The Nigerian Ports Authority (NPA) has urged terminal operators not to demand the collection of a N20 million bank bond from barge operators while stating that it will deploy electronic call-up system for barge operations across the nation’s seaports.
A statement issued by the general manager, corporate and strategic communications, Olaseni Alakija, said the acting managing director, Mohammed Bello-Koko disclosed this during an interactive session with members of Barge Operators of Nigeria (BOAN), who paid him a working visit in Lagos.
The NPA boss who promised to liaise with the relevant government agencies for a downward review of prevailing charges on carriage of containers, said barges will remain at their anchor until they are called to pick or discharge cargo at various terminals.
He said, “under the new set of regulations, an electronic call up system is being developed for deployment for barge operations in which barges would remain at their anchor until they are called to pick or discharge cargo. This is aimed at streamlining their movements to reduce congestion and possible threat to ocean going vessels.”
He continued, “The NPA has in this regard also set out to capture a comprehensive profile of all barge operators, which will highlight the carriers’ corporate name, to make for easy identification, especially in line with efforts to check the deployment of dilapidated barges that are in poor state and do not meet the minimum standards for barges and tugboats.”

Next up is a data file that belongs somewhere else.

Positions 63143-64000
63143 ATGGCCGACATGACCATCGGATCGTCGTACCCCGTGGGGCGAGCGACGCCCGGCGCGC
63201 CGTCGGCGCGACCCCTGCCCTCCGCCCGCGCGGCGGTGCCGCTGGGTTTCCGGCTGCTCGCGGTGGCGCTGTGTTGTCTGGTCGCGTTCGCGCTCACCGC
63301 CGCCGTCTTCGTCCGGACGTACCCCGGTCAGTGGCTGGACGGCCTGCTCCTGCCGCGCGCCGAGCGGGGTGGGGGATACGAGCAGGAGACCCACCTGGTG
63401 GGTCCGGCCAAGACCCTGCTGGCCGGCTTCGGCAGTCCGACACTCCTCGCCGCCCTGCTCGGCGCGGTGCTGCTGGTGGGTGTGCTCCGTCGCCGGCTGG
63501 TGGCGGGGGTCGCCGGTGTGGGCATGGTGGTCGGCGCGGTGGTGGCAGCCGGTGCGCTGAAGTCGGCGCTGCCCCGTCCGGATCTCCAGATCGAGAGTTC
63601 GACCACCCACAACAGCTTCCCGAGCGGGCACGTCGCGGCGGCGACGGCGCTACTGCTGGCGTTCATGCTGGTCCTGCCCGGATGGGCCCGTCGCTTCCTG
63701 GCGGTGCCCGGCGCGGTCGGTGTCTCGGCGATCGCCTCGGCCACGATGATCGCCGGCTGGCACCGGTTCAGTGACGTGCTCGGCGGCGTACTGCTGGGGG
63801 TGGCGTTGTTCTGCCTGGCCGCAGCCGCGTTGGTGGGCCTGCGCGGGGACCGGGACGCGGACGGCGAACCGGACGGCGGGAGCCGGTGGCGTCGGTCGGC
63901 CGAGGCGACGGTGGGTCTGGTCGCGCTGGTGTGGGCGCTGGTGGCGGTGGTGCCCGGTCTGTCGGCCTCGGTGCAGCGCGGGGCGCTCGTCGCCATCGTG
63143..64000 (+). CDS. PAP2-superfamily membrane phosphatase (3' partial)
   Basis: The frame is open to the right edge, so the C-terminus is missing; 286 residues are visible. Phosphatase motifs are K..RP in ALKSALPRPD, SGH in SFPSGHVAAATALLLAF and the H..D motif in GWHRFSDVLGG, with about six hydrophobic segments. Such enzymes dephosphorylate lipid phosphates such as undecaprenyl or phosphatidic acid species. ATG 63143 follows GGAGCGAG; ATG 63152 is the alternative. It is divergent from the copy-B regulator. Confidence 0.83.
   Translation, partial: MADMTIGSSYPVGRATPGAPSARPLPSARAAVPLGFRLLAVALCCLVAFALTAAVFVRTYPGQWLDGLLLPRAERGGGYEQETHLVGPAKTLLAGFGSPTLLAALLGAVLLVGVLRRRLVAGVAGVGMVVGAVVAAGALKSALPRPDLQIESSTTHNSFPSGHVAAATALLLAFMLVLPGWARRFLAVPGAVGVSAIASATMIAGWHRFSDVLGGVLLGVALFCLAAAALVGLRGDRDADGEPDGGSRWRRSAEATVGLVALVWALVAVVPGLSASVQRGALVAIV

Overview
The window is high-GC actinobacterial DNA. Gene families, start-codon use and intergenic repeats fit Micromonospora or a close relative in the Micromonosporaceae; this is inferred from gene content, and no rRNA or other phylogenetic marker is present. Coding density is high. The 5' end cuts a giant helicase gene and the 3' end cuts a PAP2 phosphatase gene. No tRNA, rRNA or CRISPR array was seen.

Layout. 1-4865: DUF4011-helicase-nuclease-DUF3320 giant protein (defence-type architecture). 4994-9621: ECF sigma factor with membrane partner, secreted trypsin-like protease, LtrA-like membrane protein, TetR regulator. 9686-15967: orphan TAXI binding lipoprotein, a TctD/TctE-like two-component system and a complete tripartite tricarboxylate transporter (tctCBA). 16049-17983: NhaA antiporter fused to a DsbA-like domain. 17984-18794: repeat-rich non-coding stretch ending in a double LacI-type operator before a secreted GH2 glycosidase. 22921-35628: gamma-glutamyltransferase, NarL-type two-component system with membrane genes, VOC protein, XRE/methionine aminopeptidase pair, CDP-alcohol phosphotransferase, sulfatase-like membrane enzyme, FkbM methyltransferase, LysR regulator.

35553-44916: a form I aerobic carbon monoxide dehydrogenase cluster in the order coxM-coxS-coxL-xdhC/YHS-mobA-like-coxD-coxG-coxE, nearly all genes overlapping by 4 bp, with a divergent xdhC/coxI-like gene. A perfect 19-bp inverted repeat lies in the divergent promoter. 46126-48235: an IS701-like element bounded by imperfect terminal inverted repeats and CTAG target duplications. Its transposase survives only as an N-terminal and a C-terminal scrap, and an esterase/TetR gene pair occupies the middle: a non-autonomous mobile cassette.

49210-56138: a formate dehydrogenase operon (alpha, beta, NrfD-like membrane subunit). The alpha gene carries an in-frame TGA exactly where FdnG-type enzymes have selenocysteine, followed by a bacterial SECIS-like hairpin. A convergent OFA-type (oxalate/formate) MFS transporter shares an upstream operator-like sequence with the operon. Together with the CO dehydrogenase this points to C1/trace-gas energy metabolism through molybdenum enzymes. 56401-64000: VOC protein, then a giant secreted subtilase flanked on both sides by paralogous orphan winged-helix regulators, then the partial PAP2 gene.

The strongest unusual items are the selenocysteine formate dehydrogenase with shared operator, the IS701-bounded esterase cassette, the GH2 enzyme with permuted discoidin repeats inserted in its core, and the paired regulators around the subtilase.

“All terminal operators are advised not to demand the collection of N20 million bank bond. The management will also liaise with the relevant government agencies for a downward review of prevailing charges on carriage of containers,” he said.
The authority also said it has established a regulatory framework for the operation of barges across the nation’s seaports under a new Standard Operating Procedure (SOP), which must be complied by all operators effective September 1, 2021.
Further to this development, the NPA is poised to review the modalities for the registration of barge operating licence with emphasis on operators meeting the Minimum Safety Standards ((MSS) of their barges as failure to meet this requirement will bar an operator from using the channel.
Bello Koko stated that with the new initiative, barge operations and all operators are required to key into these regulatory provisions, saying government has instituted a binding tariff scheme payable to NPA as well as to the operators.
“There would be a harmonised interactive session (berthing meetings) between the barge operators and the relevant designated port managers for specific areas where information sharing would be prioritised accordingly,” he said. The meetings are envisaged to create a forum where illegal barge and jetty operators would be identified.
On communication, the acting managing director hinted that henceforth, the installation of acceptable UHF Radio communication devices as well as navigational lights on board crafts would be among the critical mandatory requirements for operators by September 1 to ensure safe and secured operational services.
Koko solicited for the collaboration of stakeholders in ensuring that best practices are strictly adhered to in this respect, informing stakeholders that amongst the expected requirements for barge operators, there would be class and personnel certification in order to ensure that they are sea worthy.